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Subject: Re: [boost] [Review] GGL review starts today, November 5th
From: Mateusz Loskot (mateusz_at_[hidden])
Date: 2009-11-19 18:17:19

Brandon Kohn wrote:
> Dimensionally qualified quantities can be calculated for geometries for
> whose dimensions the quantity makes no sense (e.g. area( point ),
> length( point ).) These functions return default constructed instances
> of their corresponding return type as shown here:
> template<typename ReturnType, typename Geometry, typename Strategy>
> struct calculate_null
> {
> static inline ReturnType apply(Geometry const& , Strategy const&)
> {
> return ReturnType();
> }
> };
> In my test ReturnType was double. This would seem to silently compile
> and return garbage on these inputs. In practice on vs2008( VC9 ) these
> return values were 0 (with optimizations on) even though the return
> resolves to double();. I'm guessing other platforms won't be so lucky.

This expression is correct and well defined.
If I may, here is reference from the C++ standard document:

5.2.3 Explicit type conversion (functional notation)

2 The expression T(), where T is a simple-type-specifier ( for
a non-array complete object type or the (possibly cv-qualified)
void type, creates an rvalue of the specified type, which is
value-initialized (8.5; no initialization is done for the void() case).


5 To zero-initialize an object of type T means:
  — if T is a scalar type (3.9), the object is set to the value of 0
    (zero) converted to T;
  — if T is a non-union class type, each nonstatic data member and each
     base-class subobject is zero-
  — if T is a union type, the object’s first named data member89) is
  — if T is an array type, each element is zero-initialized;
  — if T is a reference type, no initialization is performed.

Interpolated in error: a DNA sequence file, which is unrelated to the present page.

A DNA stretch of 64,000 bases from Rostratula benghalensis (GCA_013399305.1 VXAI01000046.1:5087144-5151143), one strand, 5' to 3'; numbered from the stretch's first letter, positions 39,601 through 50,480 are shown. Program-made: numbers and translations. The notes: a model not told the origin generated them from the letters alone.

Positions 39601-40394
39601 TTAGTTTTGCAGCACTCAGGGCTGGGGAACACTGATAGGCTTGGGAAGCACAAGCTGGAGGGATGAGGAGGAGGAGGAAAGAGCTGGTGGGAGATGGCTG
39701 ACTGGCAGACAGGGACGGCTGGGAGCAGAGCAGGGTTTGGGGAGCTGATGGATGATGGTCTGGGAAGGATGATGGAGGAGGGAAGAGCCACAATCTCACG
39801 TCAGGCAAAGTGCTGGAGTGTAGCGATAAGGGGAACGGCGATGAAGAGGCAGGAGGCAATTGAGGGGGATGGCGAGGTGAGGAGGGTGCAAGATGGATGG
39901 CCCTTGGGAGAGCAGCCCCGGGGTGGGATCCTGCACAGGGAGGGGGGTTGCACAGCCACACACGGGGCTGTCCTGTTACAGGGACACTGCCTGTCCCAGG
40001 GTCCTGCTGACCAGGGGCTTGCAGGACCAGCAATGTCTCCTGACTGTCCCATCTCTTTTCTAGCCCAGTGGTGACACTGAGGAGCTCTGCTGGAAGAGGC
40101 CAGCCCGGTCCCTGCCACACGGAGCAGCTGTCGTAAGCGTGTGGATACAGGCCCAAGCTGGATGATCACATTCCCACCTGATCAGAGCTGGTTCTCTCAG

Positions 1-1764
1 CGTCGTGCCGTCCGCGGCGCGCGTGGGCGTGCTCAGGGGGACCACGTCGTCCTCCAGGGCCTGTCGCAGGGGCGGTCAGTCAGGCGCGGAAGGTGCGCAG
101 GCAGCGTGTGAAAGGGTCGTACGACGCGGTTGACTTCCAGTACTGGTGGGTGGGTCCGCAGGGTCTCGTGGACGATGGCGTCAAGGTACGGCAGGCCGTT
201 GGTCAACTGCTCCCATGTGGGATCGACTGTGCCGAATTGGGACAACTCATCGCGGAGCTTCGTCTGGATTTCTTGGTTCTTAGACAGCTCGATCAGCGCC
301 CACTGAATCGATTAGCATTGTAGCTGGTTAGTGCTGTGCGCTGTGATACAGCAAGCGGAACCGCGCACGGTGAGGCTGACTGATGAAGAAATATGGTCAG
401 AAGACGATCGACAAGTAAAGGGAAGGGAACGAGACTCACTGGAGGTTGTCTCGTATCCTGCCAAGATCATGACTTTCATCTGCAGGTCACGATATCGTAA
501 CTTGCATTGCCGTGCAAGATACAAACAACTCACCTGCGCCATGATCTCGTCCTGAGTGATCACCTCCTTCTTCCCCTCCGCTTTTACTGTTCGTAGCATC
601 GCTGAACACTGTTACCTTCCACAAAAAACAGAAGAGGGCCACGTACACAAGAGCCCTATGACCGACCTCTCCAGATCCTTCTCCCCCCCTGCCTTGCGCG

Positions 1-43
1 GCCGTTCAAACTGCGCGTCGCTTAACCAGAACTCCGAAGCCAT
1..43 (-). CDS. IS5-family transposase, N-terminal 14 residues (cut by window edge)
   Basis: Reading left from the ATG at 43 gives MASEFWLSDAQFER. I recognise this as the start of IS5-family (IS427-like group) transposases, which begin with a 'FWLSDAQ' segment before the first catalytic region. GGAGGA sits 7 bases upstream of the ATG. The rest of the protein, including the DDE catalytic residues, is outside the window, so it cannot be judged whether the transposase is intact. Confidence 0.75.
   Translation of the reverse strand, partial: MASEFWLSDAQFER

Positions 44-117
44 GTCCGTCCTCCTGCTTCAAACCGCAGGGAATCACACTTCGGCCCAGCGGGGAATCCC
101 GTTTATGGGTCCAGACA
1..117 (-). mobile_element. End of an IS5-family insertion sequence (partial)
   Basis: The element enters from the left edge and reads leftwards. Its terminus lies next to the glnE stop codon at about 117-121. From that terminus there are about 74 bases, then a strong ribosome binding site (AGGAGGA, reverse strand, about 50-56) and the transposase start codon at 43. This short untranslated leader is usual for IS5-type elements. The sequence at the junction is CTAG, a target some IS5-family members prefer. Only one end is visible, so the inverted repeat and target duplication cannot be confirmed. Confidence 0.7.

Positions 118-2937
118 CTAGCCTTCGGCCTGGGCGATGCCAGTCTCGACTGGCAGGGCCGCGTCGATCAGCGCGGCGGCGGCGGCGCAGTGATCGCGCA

To default-initialize an object of type T means:
  — if T is a non-POD class type (clause 9), the default constructor for
    T is called (and the initialization is
    ill-formed if T has no accessible default constructor);
  — if T is an array type, each element is default-initialized;
  — otherwise, the object is zero-initialized.

  To value-initialize an object of type T means:
  — if T is a class type (clause 9) with a user-declared constructor
    (12.1), then the default constructor for T is
    called (and the initialization is ill-formed if T has no
    accessible default constructor);
  — if T is a non-union class type without a user-declared constructor,
    then every non-static data member and base-class component of T
    is value-initialized;
  — if T is an array type, then each element is value-initialized;
  — otherwise, the object is zero-initialized

A program that calls for default-initialization or value-initialization
of an entity of reference type is ill-formed. If T is a cv-qualified
type, the cv-unqualified version of T is used for these definitions of
zero-initialization, default-initialization, and value-initialization.

Best regards,

Mateusz Loskot,
Charter Member of OSGeo,

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